Technology Meets Biology in Canada

by Andrii Buvailo  , Natalia Honchar    Contributor 

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Over the past decade, Canada emerged as a promising global location for drug discovery and biotech business, especially when it comes to applying advanced technologies, such as artificial intelligence (AI) and quantum computing in life sciences.

The technological focus of the country’s economic strategy is reflected, for instance, in the local popularity of such organizations as the Canadian Institute for Advanced Research (CIFAR), which celebrates 40 years since its foundation in 2022. CIFAR is gaining the support of multiple individuals, organizations, and the governmental bodies of Canada -- in Alberta and Quebec. For example, in 2017, the government of Canada gave a lead to CIFAR in developing the $125M Pan-Canadian AI Strategy. According to their vision, by 2030, Canada could have one of the most robust national AI ecosystems worldwide.

In our recent article Toronto’s Blossoming AI-driven Drug Discovery Scene we explored a ​​vibrant AI community of Toronto with several notable artificial intelligence companies in drug discovery, including Cyclica, ProteinQure, Deep Genomics, Phenomic AI, and others. The city appears to be a leading hub in the region, fueled in part by the presence of the University of Toronto and its tech community.  

BenchSci is a Google-backed tech company redefining how e-commerce should work in the life sciences. At the beginning of 2022, BenchSci completed a Series C funding round with C$63 million led by Inovia Capital and TCV. BenchSci is expected to further expand its AI-powered software platform, tailored as a reagent and model systems selection algorithm.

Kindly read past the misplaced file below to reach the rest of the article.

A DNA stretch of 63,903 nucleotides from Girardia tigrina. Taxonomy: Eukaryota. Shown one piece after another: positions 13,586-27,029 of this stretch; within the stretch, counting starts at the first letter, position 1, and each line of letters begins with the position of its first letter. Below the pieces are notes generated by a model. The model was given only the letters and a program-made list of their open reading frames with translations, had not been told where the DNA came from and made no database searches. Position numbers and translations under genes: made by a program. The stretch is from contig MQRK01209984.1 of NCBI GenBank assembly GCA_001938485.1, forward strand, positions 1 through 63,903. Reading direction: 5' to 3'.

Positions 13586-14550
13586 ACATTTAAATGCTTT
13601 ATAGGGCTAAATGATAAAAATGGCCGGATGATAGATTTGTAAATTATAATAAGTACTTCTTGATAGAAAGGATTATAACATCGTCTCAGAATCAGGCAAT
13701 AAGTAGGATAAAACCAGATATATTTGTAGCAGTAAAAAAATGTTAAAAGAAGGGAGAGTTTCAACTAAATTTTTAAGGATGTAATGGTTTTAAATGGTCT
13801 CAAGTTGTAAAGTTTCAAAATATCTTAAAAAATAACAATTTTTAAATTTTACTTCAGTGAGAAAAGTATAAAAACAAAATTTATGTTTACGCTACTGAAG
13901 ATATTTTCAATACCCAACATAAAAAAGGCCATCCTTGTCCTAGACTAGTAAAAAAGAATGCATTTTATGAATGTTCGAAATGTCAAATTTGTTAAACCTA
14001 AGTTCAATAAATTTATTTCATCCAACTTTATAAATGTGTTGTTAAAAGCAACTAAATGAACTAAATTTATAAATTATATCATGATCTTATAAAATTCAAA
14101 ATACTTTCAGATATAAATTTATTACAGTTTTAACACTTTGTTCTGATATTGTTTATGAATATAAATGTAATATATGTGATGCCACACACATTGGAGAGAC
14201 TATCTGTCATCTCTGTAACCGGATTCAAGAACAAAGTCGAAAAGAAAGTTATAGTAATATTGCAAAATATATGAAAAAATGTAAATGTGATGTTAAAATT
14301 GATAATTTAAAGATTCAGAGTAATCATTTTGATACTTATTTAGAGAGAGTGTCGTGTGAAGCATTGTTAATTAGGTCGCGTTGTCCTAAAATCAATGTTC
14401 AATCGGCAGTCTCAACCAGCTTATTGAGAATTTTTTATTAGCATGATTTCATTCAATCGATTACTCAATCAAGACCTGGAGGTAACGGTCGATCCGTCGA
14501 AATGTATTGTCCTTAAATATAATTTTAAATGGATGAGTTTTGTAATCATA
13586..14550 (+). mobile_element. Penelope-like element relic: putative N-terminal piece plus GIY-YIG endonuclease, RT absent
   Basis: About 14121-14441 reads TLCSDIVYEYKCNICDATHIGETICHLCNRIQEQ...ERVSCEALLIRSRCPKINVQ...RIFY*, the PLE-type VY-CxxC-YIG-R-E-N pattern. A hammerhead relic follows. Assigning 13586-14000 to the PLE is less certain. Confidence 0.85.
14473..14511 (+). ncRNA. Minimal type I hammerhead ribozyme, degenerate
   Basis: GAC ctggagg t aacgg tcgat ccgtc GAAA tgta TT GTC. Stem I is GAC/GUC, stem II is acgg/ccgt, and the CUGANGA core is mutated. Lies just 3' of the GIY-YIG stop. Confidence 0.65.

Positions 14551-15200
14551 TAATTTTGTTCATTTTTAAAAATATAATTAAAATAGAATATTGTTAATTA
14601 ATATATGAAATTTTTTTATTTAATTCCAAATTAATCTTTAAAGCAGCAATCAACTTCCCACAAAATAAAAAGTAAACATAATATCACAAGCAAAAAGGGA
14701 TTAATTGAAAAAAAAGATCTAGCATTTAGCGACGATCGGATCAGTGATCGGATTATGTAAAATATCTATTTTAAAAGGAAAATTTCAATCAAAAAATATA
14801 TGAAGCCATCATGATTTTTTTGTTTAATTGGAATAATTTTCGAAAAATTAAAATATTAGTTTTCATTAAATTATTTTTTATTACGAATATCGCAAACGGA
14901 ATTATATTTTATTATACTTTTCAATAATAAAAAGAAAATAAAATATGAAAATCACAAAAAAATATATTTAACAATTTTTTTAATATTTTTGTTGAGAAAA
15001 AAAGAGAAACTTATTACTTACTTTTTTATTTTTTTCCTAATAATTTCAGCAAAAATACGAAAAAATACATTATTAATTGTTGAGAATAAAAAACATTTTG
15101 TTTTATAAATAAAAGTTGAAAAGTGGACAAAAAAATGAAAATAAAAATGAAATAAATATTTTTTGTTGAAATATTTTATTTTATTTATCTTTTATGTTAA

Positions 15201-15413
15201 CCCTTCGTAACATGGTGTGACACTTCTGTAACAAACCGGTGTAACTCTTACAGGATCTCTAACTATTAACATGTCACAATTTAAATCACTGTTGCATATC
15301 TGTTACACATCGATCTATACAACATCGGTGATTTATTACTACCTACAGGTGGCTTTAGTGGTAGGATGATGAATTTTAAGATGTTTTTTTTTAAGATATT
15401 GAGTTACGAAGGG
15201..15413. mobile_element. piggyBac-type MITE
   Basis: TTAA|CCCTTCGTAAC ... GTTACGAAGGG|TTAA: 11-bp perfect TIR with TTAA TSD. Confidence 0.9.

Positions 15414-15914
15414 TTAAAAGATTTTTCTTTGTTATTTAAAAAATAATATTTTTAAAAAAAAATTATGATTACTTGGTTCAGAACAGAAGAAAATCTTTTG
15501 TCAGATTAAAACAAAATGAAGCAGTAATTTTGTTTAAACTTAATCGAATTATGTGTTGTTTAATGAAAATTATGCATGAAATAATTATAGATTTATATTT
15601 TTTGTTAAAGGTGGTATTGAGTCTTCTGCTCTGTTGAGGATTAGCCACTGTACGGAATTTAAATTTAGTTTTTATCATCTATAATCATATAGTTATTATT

Founded in 2013, Cyclica is a Toronto-based neo-biotech focusing on proteome-wide AI-enabled computing. They developed two machine learning engines: MatchMaker and POEM, where the first one predicts the polypharmacology of small molecules. At the same time, POEM (Pareto Optimal Embedding Model) is a similarity-based property prediction model. In February 2022, Cyclica launched Perturba Therapeutics, a spin-out from the University of Toronto focused on AI-enabled oncology drug design.

The development of cell and gene therapies also does not stand still in Canada. Contract development and manufacturing organization (CDMO) OmniaBio Inc., a subsidiary of the Toronto-based Centre for Commercialization of Regenerative Medicine (CCRM), specializes in producing gene-modified cell therapies and viral vectors. According to the news of spring 2022, Ontario province would invest up to $40M to create a new manufacturing facility for OmniaBio at Hamilton’s McMaster Innovation Park. The money is raised through Invest Ontario, the province’s investment attraction agency, taking part in the general project investment of over $580M.